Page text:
Iron Man is one of the few superhero films of late to take its source material seriously. The film also boasts an impressive roster of note-worthy A-listers. All of these elements, combined with great direction by Jon Favreau, make Iron Man one of the best superhero movies ever made. Iron Man exceeds Superman Returns (and the Donnor original), Fantastic Four, Daredevil, Ghost Rider, Hulk, all three Spiderman movies, X-Men, most of X-Men 2, X-Men 3, both Punisher films and all of the Batman films except Batman Begins. Batman Begins takes its source material just as serious, if not more so. There are few jokes during Begins and as a consequence, the tone is kept somber, less commercial and less popcorn than Iron Man. The elements just mentioned (jokes, being commercial and easy digestibility) are so intertwined in Iron Man, they are Iron Man. They do not stick out or become omnipresent to the viewer, though you will feel their presence. There are hilarious moments of levity in Iron Man that are as well executed as the ones found in the Spiderman films (especially Spiderman 3). The creation of the first and second Mark suits; and the hi-jinks that go into their development and testing lighten the mood of the Iron Man and in many instances, serve as the film’s comic relief.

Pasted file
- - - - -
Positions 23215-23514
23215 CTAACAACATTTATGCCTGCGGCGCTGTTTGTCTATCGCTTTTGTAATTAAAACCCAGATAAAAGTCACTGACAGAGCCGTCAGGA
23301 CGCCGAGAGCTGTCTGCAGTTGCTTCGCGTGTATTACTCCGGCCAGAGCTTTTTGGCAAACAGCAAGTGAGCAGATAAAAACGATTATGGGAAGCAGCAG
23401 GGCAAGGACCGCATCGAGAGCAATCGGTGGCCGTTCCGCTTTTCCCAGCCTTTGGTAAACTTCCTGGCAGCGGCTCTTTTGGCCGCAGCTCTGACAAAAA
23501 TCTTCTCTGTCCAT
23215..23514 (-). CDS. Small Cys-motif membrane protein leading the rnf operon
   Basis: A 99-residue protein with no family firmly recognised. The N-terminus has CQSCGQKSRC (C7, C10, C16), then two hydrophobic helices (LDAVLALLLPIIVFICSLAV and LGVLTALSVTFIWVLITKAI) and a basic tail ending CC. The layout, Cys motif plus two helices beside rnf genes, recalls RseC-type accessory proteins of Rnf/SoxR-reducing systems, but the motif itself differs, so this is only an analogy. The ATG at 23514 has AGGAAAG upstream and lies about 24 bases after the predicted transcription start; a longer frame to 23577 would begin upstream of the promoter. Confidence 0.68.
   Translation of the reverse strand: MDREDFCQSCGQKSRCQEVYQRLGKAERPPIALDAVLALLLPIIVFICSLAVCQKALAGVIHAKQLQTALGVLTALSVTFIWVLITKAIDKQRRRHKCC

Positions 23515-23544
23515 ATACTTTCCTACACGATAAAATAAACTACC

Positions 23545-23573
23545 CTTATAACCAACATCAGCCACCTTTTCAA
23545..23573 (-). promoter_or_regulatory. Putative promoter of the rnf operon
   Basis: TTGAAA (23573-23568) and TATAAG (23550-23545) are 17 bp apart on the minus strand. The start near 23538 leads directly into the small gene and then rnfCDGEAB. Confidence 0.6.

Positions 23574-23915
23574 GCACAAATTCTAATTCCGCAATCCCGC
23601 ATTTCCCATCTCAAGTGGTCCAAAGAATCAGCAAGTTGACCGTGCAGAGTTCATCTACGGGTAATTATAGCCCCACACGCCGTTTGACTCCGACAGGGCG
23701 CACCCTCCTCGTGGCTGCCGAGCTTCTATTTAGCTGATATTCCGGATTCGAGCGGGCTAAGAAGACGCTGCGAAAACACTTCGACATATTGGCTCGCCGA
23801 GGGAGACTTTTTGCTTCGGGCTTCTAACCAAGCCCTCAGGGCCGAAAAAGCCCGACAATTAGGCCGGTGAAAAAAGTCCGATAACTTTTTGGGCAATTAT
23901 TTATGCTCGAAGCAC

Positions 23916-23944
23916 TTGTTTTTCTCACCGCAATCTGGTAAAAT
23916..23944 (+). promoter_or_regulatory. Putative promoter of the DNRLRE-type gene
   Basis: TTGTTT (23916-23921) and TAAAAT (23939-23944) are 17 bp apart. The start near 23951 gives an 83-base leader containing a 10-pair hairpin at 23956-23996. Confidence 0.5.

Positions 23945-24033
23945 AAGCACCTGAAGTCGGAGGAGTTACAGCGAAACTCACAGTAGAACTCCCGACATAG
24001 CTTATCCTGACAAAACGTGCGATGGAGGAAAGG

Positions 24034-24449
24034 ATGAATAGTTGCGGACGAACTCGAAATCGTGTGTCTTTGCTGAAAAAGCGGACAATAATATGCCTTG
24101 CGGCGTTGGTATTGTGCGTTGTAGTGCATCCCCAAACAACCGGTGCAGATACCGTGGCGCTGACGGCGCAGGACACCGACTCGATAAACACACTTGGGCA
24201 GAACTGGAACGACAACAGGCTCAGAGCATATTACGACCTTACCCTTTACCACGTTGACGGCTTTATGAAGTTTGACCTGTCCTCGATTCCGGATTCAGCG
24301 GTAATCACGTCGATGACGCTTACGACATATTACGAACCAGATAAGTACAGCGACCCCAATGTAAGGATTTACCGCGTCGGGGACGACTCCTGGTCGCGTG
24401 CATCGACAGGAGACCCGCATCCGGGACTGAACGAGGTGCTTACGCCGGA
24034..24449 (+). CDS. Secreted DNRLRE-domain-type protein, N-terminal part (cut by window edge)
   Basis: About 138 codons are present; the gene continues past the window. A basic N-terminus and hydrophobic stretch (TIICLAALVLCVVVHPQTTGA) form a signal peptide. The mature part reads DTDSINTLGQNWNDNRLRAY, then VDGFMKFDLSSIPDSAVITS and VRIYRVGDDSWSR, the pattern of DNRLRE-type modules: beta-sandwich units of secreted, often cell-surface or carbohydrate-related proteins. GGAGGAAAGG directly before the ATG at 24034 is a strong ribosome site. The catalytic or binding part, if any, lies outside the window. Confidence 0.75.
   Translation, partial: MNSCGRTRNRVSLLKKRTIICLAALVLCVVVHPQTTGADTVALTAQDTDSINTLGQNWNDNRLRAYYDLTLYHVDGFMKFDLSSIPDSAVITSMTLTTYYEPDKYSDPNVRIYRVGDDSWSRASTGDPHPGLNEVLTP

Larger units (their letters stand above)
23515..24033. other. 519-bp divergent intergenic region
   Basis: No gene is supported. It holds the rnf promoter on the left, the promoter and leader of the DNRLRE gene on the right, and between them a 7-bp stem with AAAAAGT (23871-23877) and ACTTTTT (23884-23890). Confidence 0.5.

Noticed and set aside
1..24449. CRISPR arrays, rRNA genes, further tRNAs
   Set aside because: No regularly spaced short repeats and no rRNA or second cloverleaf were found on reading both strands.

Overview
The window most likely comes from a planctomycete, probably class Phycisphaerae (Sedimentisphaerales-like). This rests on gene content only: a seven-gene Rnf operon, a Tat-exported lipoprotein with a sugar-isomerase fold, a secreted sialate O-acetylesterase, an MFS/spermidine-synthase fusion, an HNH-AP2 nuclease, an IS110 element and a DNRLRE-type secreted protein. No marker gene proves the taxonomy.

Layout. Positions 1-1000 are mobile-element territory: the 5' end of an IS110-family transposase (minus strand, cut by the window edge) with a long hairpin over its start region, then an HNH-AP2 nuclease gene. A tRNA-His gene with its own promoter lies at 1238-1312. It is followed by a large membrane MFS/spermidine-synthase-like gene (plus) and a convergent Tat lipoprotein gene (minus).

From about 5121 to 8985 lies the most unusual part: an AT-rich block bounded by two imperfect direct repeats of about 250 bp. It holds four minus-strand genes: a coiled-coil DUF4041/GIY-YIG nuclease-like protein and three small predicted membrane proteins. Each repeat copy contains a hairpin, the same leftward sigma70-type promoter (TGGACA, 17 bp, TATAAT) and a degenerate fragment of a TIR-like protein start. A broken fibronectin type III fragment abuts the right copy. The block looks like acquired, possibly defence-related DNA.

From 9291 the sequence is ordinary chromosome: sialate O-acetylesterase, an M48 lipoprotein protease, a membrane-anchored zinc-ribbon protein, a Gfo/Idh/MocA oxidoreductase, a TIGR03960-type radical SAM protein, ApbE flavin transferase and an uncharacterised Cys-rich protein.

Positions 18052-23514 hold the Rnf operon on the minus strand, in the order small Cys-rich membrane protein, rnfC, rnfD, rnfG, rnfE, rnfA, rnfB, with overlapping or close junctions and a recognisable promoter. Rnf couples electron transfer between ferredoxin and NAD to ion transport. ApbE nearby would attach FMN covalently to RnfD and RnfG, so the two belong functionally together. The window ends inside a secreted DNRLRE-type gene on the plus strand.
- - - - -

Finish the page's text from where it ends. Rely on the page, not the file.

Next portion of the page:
The story of Iron Man revolves around an arms maker and manufacturer, Anthony “Tony” Edward Stark (Robert Downey Jr.), a flamboyant ladies man and billionaire. Stark inherited and runs Stark Industries, a company that was handed down to him when he was old enough, through decree of his father’s will. Stark’s father, Howard Stark, was one of the prestigious scientists that worked on The Manhattan Project from 1941-1946 and created Stark Industries in his later years. While Tony was growing up (after Howard ’s death and before he was given Stark Industries to run), Stark Industries was managed and overseen by its founder’s best friend and partner Obadiah Stane (Jeff Bridges). During Iron Man, Stane is the partner of the grown up Tony Stark in Stark Industries. When Stark is captured by a terrorist group called Ten Rings during a demonstration of Stark Industries latest weapon, the “Jericho” missile, he is given an ultimatum. Build them the cluster missile that was just demonstrated or die. This life or death situation is the beginning of the character and personality change for Tony Stark. Being forced to arm terrorists, terrorists that idealize the weapons he has created, helps Stark realize the error of his arms-making ways. During the death of a certain character, that character asks Stark to “do better.” Stark’s personality change is rooted in this three month long ordeal but even more so in anger, sadness and remorse. The person in question was shot down by hand weapons he designed and manufactured.